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Boston Globe Online / Nation | World
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Archbishop renounces wife on newscast

By Richard Boudreaux Los Angeles Times, 8/25/2001

VATICAN CITY - At noon yesterday, the 11th day of her hunger strike, the spurned wife of a Roman Catholic archbishop closed her eyes in St. Peter's Square and mouthed a silent prayer for reunion with her husband, who she says has been kidnapped by the Vatican.

By evening, Maria Sung's prayers were answered - and all but crushed.

In a taped interview on Italian state television, Archbishop Emmanuel Milingo, 71, said he loved his bride, a 43-year-old South Korean acupuncturist, ''as a sister'' but could not resist Pope John Paul II's appeal that he abandon her.

The Milingo-Sung affair has embarrassed the Roman Catholic Church with a high-profile challenge to its position on celibacy and dragged the Vatican into unwanted negotiations with the Unification Church of the Rev. Sun Myung Moon, who matched and married the couple in a May 27 ceremony in New York. The Vatican does not formally recognize Moon's organization.

The newscast ended the African cleric's two-week disappearance from public view but not the awkward standoff between the two churches.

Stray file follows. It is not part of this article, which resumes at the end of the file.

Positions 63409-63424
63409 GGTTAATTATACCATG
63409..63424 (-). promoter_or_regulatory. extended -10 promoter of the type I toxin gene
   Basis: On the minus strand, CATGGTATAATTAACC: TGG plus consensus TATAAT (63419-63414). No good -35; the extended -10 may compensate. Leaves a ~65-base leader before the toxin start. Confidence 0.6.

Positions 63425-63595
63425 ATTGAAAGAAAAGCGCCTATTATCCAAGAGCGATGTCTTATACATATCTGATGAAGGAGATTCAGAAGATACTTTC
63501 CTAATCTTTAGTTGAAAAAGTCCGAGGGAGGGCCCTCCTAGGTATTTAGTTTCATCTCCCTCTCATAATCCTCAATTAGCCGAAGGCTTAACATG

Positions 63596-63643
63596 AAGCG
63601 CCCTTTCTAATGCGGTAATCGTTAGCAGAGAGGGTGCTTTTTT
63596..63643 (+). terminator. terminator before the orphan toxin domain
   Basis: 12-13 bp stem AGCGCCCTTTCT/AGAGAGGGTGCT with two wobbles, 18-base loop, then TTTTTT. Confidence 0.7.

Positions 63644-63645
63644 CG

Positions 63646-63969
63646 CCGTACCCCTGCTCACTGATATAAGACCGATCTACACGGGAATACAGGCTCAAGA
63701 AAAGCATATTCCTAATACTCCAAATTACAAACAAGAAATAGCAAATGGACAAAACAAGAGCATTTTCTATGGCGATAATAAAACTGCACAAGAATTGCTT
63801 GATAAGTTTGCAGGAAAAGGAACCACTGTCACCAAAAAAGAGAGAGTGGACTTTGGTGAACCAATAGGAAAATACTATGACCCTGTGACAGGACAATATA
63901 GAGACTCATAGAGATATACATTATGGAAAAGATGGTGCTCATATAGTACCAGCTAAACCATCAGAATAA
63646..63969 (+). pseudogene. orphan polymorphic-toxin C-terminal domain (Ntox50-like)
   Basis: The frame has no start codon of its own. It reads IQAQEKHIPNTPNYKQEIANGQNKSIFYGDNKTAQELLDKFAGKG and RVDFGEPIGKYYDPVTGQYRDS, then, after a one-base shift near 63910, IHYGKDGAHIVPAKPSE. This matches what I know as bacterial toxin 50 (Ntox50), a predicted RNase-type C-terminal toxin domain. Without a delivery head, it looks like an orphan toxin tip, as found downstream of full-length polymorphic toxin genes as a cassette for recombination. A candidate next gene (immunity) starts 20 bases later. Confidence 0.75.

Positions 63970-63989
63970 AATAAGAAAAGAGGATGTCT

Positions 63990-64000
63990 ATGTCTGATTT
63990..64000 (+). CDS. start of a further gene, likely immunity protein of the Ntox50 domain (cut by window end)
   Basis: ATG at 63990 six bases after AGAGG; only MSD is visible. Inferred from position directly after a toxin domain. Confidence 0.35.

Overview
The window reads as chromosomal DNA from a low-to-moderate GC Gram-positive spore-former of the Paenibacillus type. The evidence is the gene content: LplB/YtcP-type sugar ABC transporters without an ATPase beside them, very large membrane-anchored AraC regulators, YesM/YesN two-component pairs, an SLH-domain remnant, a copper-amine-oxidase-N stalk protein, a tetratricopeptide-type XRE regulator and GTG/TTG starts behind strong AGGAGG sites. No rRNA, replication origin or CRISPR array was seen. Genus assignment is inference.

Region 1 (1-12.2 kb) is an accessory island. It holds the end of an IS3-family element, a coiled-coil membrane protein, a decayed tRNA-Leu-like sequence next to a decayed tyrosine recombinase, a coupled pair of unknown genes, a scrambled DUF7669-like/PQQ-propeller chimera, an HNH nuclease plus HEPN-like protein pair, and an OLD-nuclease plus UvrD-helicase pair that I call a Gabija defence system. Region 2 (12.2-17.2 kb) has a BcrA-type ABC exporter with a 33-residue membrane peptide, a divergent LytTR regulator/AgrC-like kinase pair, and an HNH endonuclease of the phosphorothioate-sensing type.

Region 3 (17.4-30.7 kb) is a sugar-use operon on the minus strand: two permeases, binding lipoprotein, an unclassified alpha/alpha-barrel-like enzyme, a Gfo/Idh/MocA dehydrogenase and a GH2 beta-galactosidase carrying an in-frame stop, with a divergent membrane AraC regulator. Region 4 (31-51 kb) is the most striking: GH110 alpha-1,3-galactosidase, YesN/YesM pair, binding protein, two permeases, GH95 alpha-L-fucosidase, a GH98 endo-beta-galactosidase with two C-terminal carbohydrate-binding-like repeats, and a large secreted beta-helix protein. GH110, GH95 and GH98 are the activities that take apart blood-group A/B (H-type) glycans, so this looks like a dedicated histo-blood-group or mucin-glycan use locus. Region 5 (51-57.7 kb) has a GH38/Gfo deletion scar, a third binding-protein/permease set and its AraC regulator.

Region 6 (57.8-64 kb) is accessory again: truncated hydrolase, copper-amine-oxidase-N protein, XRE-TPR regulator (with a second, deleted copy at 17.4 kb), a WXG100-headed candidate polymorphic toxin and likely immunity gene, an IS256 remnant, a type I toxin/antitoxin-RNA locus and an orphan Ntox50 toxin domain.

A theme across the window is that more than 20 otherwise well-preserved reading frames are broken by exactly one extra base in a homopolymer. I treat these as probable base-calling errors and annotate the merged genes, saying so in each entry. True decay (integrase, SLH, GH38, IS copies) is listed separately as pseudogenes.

''No, I don't believe it! It's not possible!'' Sung said after watching the TV interview in the lobby of her Rome hotel and voicing concern over his ''tired-looking face.''

''He's been drugged,'' she declared.

Sung, who had looked wobbly as she clutched the archbishop's gold pectoral cross during her midday prayer, said she will continue starving herself ''until he is free to meet me or until I die.''

With South Korea's ambassador acting as a mediator, the two churches are trying to agree on terms for a meeting of the estranged couple.

The archbishop said on TV that he was looking forward to a meeting so he could explain his decision to Sung. ''She'll understand,'' he said. ''She's not a girl. She's an adult.''

According to the Vatican, Milingo has been on spiritual retreat at an undisclosed location since Aug. 8, a day after the pope received him privately and admonished him to return to the Church.

''How can one resist this faith, this trust that the Holy Father showed me?'' the archbishop said on TV.

Three days after the papal audience, Milingo said he wrote letters to John Paul and his wife saying that his marriage had been a mistake. On TV, he accused officials of Moon's church of withholding the letter from Sung.

This story ran on page A11 of the Boston Globe on 8/25/2001.
Copyright 2001 Globe Newspaper Company.

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